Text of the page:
I came across, a number of years ago, Joanne Avallon's "All This" in Micro Fiction: An Anthology of Really Short Stories, and recently found her on Facebook, introducing myself, I think, with "Are you the Joanne Avallon who wrote that amazing story in that micro fiction anthology?" She was the Joanne Avallon. Today, Joanne talks about the story's meaning to her as a writer. But first, the ever-amazing "All This."
Your arm and hand cock back instinctively, although they have never moved like this before, because your firstborn has taken a piece of your thigh between her two year old sharp and white incisors, and it surprises you to find your arm in this position you who dress her naked dolls so they won't look cold, but her teeth take deeper hold and drive everything out of your head except, oddly, your own father saying "silly bitch" when you were five and left your bike out in the rain and also the sound, so compelling, of skin hitting skin and, even more oddly, something your aunt told you about your grandfather boxing your father's ear so bad it bled rough red stuff from the eardrum--all this, even the love you feel for both these men, rushes through you so fast you understand for the first time--as your hand descends--the phrase "seeing red" and the only thing between your hand and your child is your puny intellect scared shitless in some corner, so that just before your hand hits the tender part of her thigh, the part you had kissed just twenty minutes ago when changing her diaper and before she screams, your daughter looks at you first in disbelief and then in complete comprehension, as though, perhaps, she knew these stories all along, and you wonder, with terror, as you've never wondered before, if this is the history you've been trying to write.
Joanne Avallon on "All This"
Pam Painter introduced me to short-short stories while I was earning my MFA at Emerson College. At the time, I was thirty-five and my first child was close to two years old. Writing and parenting both consumed me, heart and soul.
"All This" ended up being a perfect storm of those two enormous challenges. While the story is fictional, it addresses what I was feeling as a parent: that as good as my intentions were, I was born into a flawed history--aren't we all--and that history, in moments when I am most vulnerable and least guarded, owns me. That revelation terrified me. I knew the story needed to be in second-person because it did two paradoxical things at once: (1) pulled the reader immediately into the story as the actor and (2) distanced the narrator enough from the action that she could tell the story. In Catcher in the Rye, every time Holden Caulfield gets too close to his own emotional fragility, he switches to second person. I needed to express that same sense of fear, only more of it, in my narrator.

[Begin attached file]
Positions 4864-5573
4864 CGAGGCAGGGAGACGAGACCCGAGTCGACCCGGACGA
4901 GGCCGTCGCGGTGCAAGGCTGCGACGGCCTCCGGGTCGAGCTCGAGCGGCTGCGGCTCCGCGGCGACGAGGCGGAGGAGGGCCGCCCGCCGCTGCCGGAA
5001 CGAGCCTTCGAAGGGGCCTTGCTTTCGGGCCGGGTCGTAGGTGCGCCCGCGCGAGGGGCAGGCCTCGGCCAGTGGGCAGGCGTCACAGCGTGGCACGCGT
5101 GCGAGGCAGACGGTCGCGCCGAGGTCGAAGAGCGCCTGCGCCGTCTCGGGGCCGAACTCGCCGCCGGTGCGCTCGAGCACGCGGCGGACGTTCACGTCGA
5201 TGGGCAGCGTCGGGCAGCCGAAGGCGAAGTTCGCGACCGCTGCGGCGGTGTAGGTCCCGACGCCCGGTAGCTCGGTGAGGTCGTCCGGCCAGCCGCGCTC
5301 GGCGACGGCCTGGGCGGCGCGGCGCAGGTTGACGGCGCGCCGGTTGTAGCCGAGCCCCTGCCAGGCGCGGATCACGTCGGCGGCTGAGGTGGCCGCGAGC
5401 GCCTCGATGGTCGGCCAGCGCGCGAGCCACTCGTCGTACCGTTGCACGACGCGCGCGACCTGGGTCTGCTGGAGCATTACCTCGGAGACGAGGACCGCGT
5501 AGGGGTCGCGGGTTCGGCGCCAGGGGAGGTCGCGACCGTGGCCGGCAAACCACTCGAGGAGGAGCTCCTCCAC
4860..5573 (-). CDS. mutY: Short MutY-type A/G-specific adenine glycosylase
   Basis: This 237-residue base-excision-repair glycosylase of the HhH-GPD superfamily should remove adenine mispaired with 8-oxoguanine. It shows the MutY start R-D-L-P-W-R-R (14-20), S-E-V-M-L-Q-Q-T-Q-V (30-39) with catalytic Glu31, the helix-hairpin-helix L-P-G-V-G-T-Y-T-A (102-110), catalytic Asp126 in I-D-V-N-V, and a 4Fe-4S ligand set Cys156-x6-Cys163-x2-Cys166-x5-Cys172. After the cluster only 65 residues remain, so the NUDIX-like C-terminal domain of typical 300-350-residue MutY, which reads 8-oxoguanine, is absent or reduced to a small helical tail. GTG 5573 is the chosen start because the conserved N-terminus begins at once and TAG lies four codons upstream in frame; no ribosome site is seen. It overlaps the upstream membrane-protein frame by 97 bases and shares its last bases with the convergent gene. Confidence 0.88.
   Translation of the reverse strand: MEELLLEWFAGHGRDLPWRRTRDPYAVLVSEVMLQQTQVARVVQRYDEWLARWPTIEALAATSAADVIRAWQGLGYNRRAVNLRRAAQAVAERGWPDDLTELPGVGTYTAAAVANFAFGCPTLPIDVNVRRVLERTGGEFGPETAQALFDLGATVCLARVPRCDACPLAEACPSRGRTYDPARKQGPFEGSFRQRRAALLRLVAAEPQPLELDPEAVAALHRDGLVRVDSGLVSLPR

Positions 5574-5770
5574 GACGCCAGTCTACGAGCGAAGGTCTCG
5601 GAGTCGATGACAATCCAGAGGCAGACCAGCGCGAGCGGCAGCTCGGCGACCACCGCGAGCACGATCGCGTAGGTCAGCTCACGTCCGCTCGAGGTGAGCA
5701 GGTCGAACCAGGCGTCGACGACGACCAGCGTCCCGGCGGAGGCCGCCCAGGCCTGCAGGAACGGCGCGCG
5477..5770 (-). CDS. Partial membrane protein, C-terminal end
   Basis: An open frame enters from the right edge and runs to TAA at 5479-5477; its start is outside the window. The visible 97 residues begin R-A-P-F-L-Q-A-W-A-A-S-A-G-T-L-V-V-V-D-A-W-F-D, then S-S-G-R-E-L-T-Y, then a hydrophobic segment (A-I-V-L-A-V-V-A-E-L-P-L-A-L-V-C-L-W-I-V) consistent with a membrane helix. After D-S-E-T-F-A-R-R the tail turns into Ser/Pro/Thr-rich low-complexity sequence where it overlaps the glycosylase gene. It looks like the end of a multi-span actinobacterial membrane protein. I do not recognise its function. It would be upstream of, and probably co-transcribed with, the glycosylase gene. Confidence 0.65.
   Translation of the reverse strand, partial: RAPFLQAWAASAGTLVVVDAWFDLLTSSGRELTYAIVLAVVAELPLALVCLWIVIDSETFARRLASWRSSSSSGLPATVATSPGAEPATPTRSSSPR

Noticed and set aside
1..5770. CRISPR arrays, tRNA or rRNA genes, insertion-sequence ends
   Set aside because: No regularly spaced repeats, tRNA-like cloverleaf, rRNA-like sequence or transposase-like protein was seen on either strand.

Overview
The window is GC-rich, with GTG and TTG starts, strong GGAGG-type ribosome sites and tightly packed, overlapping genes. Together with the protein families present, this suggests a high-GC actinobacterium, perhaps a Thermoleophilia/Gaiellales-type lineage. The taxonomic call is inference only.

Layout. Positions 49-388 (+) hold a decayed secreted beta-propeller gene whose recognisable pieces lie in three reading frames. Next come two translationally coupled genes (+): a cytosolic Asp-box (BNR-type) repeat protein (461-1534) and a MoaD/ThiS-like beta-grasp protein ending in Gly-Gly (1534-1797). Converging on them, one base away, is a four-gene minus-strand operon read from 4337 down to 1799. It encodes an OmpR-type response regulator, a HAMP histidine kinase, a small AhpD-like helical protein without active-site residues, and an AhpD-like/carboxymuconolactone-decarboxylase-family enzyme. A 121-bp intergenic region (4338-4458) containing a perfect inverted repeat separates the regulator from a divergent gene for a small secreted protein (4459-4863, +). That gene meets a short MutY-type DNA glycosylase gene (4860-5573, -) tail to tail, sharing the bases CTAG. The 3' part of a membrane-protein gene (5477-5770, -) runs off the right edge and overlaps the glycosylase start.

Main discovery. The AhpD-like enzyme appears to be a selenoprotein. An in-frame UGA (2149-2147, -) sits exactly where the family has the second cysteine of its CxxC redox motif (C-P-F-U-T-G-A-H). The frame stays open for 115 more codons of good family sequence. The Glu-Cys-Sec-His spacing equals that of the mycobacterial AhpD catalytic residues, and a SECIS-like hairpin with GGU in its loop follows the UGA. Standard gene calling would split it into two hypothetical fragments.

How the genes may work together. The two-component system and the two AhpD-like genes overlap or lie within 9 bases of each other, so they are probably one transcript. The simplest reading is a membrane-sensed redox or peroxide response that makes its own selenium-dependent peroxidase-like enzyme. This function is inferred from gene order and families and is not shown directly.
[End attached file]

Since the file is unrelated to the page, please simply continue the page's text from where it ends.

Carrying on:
I don't think I would have been able to write this story had Pam Painter not been a steady, encouraging voice, telling me, always, to find the emotional truth of a story. Fiction, she said, is how we know what it is to be human.
I was very surprised when Jerome Stern asked to put this story in Microfiction, the anthology he was editing for Norton. He had already published it in Sundog which was as far as I though "All This" would go--and that was plenty far enough. I wasn't and still am not particularly comfortable with this story. I have trouble reading it aloud. Yet, it draws readers to it. In addition to Randall contacting me on Facebook to ask me if I was its author, I was contacted by a translator in Tehran who loved the story and had translated it for an Iranian audience. I have been asked to read it at several short-short events as well. So flattering, yet there is a part of me wondering if I will be known as the author who wrote about child abuse.
For the record, my daughter is a well-adjusted human being and Pam Painter is still one of my personal heroes. I have had other work published, but nothing has gotten the attention which "All This" attracted.
"All This." A remarkable piece. Thanks to Joanne--and all of you--for coming by to talk flash.
For Further Reading
"All This" in Margot Mifflin's (Entertainment Weekly) review
"All This" in Singularity :: Criticism
A look at Victoria Redel's "Talking Angel," from the archives
A look at Ron Carlson's "Grief," from the archives
A look at Jeff Landon's "Flying," from the archives
A look at Tim Jones-Yelvington's "Painted Faces," from the archives
("All This" -- Joanne Avallon, reprinted with her permission)